The World Championship has already been hit by a number of withdrawals, several players facing travel difficulties from various parts of the globe, but Brown is satisfied the safety measures put in place by World Snooker are as good as they could possibly be.
"There will be Covid testing and the early matches are shorter than usual to quicken up the tournament. The time between now and going to Sheffield is all about preparation," he said.
Antrim has become something of a professional snooker hotbed, with Brown and Allen recently being joined by Michael Georgiou.
"Michael had been living in London but it was taking him over an hour to get to his nearest club and he came over to Antrim and loved it and is now living here. I have recently moved up to Portrush with my girlfriend but it's no problem getting to Antrim and sometimes I practice in a club in Limavady. That was particularly handy for the Championship League as it meant that since the Gibraltar Open, which was before lockdown, I have only been off the table for a few weeks," said Brown.
The 32-year-old admits that regularly taking on 34-year-old Allen has worked wonders for his game and feels this might just be the year when his fellow Antrim man lands the world title to follow in the footsteps of Ulster legends Alex Higgins and Dennis Taylor.
"Mark is now No.4 in the world, a career best. He is a special talent and I have been blessed over the years to regularly practice with him. The standard of his snooker in practice day in, day out is scary," Brown said.
"I have absolutely no doubt he has a World Championship in him. He showed that by winning the Masters (in 2018). You will not meet a player who is more dedicated. It's only a matter of time until he is world champion.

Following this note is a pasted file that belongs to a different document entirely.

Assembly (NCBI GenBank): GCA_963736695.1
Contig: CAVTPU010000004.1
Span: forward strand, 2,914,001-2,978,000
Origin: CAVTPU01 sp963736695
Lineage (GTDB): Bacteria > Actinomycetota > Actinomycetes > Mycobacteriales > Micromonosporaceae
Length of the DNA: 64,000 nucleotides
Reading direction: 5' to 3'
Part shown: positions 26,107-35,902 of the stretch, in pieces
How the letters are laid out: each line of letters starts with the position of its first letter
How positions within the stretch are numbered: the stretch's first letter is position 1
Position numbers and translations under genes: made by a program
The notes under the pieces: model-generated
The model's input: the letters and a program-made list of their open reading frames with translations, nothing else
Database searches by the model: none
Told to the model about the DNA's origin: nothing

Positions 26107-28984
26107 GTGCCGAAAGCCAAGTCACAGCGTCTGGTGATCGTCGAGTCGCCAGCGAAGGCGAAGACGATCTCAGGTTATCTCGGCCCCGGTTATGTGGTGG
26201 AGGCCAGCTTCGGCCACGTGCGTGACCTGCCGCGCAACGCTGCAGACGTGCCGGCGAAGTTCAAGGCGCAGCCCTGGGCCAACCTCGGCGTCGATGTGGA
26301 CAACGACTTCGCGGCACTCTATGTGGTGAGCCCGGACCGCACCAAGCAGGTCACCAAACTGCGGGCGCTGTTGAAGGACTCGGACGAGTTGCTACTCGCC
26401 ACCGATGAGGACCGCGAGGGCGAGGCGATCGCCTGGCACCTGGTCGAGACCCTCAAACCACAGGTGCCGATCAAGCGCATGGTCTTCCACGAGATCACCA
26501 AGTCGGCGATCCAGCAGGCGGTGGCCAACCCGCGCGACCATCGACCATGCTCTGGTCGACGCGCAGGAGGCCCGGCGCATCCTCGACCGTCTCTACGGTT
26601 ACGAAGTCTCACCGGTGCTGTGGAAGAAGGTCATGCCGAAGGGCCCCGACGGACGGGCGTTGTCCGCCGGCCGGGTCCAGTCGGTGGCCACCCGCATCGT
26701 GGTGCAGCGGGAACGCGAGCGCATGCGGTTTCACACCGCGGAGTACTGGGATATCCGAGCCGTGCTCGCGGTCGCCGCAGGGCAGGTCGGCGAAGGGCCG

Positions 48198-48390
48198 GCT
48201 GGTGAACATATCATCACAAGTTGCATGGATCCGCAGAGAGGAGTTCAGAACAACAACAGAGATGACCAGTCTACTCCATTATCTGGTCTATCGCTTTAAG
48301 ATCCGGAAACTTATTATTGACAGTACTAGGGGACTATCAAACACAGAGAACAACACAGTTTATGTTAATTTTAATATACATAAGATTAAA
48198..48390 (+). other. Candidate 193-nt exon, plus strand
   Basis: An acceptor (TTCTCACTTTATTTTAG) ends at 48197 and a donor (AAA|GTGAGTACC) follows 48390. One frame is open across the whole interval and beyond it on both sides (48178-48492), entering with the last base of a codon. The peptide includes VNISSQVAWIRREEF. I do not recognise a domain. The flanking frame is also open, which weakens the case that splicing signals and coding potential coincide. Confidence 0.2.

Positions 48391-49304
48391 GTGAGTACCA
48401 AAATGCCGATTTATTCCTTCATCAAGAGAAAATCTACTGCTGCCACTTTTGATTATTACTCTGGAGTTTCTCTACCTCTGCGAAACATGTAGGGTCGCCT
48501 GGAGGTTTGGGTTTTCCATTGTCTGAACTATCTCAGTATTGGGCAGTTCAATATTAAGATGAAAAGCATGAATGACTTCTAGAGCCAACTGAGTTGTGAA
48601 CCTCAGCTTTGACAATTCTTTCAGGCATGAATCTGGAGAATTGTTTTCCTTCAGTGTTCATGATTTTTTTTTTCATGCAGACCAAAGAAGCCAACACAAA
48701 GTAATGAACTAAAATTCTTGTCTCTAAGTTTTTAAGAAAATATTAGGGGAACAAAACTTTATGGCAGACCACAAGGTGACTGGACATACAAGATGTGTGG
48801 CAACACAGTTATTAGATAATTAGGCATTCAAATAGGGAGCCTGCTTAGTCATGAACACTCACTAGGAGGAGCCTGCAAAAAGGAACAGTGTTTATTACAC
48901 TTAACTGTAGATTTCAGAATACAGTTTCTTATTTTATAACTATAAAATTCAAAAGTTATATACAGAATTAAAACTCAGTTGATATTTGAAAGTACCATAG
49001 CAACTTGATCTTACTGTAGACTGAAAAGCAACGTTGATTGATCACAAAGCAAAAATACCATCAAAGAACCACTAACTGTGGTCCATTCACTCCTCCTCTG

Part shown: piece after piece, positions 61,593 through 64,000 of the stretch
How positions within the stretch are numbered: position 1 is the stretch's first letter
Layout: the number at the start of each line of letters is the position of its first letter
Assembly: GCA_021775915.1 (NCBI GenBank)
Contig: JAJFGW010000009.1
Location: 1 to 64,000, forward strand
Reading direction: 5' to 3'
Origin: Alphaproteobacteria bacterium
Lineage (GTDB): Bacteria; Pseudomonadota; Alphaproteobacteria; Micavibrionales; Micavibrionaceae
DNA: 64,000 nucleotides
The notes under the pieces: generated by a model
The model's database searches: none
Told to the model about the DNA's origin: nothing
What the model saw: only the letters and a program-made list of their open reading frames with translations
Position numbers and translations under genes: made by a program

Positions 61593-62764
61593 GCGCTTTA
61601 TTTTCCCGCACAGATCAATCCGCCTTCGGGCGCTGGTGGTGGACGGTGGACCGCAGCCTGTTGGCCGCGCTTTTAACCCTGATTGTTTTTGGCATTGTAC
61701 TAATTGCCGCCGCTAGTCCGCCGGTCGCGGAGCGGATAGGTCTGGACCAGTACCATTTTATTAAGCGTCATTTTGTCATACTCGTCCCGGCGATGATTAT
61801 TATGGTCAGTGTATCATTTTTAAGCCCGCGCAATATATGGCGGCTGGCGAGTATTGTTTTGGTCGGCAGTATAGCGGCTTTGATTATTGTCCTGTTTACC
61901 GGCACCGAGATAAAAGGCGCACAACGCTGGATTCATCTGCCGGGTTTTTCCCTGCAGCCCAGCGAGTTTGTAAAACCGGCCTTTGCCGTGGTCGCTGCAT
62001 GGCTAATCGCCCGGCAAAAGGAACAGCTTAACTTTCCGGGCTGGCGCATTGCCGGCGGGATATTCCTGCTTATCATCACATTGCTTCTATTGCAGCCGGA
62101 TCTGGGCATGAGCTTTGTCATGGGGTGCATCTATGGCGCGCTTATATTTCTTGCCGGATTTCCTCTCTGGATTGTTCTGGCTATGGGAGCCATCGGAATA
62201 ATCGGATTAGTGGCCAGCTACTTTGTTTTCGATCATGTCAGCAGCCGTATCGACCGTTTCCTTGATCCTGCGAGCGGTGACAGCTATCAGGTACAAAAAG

"The standard at the top of the game is so high. Mark, Judd Trump, Neil Robertson, so many outstanding players. But for me the greatest player ever is Ronnie O'Sullivan, who I have yet to come up against.
"I grew up in the 1990s watching the likes of Ronnie and Stephen Hendry. Dennis Taylor was still around then but Alex Higgins was a little bit before my time, though I have seen all his famous matches on YouTube.
"Mark has been an inspiration - he has really helped me improve as a player."
Like Allen, Brown has found that life on the professional tour has its ups and downs.
"I wouldn't change it for the world but you have to make sacrifices. There is a lot of travelling and you spend a lot of time away from family and friends. You are away from home a lot but I think I deal with it quite well," he said.
"Mark and I travel together when we can, it just depends on the schedule. I make sure he pays for the taxis!"
It's a life and a dream that Brown has been chasing from the age of five.
"My dad got me a little snooker table for the house and then things started taking off for me when I started playing in the 147 Club (in Antrim) at about 13 or 14. Practising with Mark there really brought my game on and I made my first century at 15 and my first 147 at 16. So I was improving quickly and turned professional at 20," he said.
Brown stayed in the professional ranks for a year before slipping back into the amateur game. And that's when the fight and determination kicked in to keep going until finally earning his pro card once again two years ago.
"My bosses in the petrol station were always very good to me, giving me time off to play in amateur tournaments all over the place," he said.
Brown finally got back into the big time via Q School, which he found every bit as tough as its famous golfing equivalent.
He said: "Q School is daunting, no doubt about that. You've got something like 200 players going for 12 places on the tour. People are battling for their livelihoods - it's tense."
Just as it will be in Sheffield this month, when Brown intends to set sail for the Crucible.